The animals we eat were not made for close quarters. But for efficiency's sake, that's mostly how we raise our cows, pigs and chickens. One result is a heightened risk of disease and, for decades, the commonplace use of antibiotics.
Antibiotics are used to prevent and treat diseases, and also to speed the animals' growth. But, as in humans, antibiotic use also fosters the growth of bacteria resistant to one or more of these drugs — including the "superbugs" that are a big public-health concern worldwide.
The European Union was worried enough to ban all nontherapeutic uses of antibiotics on food animals. In the U.S., federal officials are working to limit such veterinary uses. But some observers want Euro-style restrictions here. On Feb. 5, environmental group Food & Water Watch held a press conference in Pittsburgh touting its campaign meant to protect antibiotics for human use.
"Save antibiotics for Pittsburgh families NOT factory farms," read a sign at the event. Because of antibiotic resistance, "We're continuing to run out of things we can treat those infections with," said guest speaker Dr. Betsy Blazek-O'Neill, of Allegheny General Hospital. Food & Water Watch backs bills in the U.S. House and Senate that would phase out nontherapeutic uses of "medically important antimicrobials" in animals. Field organizer Margaret Kran-Annexstein says the group is seeking a Pittsburgh City Council resolution on the issue, and will approach U.S. Sen. Bob Casey, who sits on the Senate Agriculture Committee.
How big a problem is antibiotic resistance? The federal Centers for Disease Control say antibiotic-resistant bacteria are responsible for 2 million infections and 23,000 deaths annually. But much resistance, perhaps most of it, results from antibiotic use in people: Many such infections are hospital-transmitted, and the CDC estimates that up to half of human prescriptions for antibiotics are unnecessary or inappropriate.
Even infections linked to animals are hard to pin down epidemiologically. True, resistant bacteria are widely found on raw meat in supermarkets. (So observe proper cooking and handling.) And the CDC estimates that resistant campylobacter, for instance, infects 310,000 people a year, and kills 28. But antibiotic use is ubiquitous, and fecal cross-contamination possibilities — on farms and processing plants, in groundwater and soil — are many. Tracing a particular infection to a particular dosage is almost impossible.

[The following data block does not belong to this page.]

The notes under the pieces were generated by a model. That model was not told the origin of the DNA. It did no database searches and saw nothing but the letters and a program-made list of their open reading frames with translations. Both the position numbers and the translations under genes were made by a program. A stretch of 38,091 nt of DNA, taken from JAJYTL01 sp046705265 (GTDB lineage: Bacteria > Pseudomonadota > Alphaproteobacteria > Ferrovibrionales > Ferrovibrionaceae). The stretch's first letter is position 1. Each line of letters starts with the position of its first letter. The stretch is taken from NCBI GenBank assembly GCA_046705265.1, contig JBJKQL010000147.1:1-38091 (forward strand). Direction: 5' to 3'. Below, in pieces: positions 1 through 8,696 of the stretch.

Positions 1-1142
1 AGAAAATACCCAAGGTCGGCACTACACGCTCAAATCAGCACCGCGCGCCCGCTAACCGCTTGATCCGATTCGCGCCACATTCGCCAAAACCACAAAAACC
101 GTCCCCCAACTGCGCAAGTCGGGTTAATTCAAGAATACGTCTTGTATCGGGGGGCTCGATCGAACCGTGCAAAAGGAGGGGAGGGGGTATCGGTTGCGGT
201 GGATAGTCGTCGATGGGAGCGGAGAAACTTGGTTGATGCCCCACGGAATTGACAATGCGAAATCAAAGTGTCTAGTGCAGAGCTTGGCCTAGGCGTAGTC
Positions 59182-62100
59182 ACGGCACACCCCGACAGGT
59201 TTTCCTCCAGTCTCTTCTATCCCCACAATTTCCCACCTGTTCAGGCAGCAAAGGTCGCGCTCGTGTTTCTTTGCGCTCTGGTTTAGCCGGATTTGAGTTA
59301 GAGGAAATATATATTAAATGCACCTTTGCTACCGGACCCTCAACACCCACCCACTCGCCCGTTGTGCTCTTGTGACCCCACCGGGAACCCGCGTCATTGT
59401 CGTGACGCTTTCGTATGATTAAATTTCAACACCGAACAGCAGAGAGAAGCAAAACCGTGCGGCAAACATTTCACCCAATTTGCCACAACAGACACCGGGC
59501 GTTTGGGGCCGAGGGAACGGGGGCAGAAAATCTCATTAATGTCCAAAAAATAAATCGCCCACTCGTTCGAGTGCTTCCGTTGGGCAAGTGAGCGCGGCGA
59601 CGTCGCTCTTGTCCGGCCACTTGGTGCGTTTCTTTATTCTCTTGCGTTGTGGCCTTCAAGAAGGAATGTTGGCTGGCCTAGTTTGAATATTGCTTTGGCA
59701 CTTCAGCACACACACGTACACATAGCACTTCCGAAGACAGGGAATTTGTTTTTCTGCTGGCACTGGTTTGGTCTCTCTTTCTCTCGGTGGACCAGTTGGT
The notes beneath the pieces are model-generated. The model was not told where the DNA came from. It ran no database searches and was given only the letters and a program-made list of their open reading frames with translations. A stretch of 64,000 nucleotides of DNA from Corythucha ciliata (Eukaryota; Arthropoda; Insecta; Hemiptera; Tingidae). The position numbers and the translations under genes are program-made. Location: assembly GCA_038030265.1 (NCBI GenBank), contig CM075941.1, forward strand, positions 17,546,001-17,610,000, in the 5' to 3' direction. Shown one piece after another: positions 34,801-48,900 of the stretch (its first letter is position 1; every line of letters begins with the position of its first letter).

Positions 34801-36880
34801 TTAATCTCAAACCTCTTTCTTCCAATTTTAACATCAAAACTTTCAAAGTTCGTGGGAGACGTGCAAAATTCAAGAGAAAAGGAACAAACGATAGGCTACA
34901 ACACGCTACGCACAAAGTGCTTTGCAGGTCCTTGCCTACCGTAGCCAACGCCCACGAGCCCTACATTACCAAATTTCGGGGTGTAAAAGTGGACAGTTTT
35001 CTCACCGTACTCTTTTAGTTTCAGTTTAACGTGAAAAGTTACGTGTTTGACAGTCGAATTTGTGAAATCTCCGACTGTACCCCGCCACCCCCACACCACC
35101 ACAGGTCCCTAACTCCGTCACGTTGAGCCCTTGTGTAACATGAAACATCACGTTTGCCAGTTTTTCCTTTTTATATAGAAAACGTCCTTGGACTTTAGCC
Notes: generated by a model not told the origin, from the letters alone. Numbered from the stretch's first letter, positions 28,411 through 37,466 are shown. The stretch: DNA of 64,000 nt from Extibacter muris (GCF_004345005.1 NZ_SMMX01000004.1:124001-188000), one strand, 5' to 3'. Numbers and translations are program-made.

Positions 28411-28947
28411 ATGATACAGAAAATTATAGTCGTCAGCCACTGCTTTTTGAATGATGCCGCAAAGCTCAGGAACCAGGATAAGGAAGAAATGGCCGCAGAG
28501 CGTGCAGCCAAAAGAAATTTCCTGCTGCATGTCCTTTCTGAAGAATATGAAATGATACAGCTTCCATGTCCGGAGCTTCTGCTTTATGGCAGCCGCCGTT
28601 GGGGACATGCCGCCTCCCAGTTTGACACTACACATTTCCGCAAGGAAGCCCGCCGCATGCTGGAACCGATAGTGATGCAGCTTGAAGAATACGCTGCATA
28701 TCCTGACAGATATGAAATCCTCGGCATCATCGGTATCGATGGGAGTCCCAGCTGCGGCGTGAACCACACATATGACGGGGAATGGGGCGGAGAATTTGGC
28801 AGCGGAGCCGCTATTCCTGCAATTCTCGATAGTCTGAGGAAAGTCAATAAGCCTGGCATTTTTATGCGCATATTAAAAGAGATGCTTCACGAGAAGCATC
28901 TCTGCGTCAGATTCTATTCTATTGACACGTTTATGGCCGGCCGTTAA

Supporters of tighter laws note that an estimated 80 percent of antibiotics sold in the U.S. are used on animals. "We know you can raise animals without this process," says Food & Water Watch assistant director Patty Lovera.
A decade ago, McDonald's began prohibiting its suppliers from using as growth-promoters antibiotics important in human medicine; Chick-fil-A recently announced a similar policy.
Meanwhile, opponents of stricter federal regulation — most vocally, pharmaceutical companies and big agriculture — contend that only a small percentage of antibiotic use is used to speed growth. They say antibiotics are mostly used for "disease prevention": "Studies indicate that the presence of foodborne bacteria increases when the use of antibiotics that help suppress animal diseases decreases," reads the website of the Animal Health Institute, a trade group for pharmaceutical manufacturers.
David Wolfgang, a Penn State agricultural-extension veterinarian, agrees. Wolfgang says the U.S. Food and Drug Administration's new voluntary guidelines limiting antibiotic use (and requiring more veterinary oversight) sufficiently protect public health without hindering farmers. He says the bigger problem is human misuse of antibiotics.
Opponents and supporters of stricter laws draw divergent lessons from European bans like Denmark's. Opponents note that while Danish pigs' overall antibiotic consumption plummeted after the late-1990s ban, more antibiotics — including some drugs important to humans — were used on sick animals. Supporters like the World Health Organization counter that the Danish ban reduced antimicrobial resistance among animals with no serious impact on animal health or meat production. Danish farmers with industrial-scale operations did have to provide a little more room per animal, plus better air circulation and different feed.
None of that would be news to Mike Kovach. His Mercer County operation, Walnut Hill Farm, raises pastured cows, pigs, chickens and turkeys in ways that reject industrial agriculture. "We've never used [antibiotics], period," Kovach says. "We never have a need for them, because [the animals] are out eating what they evolved to eat."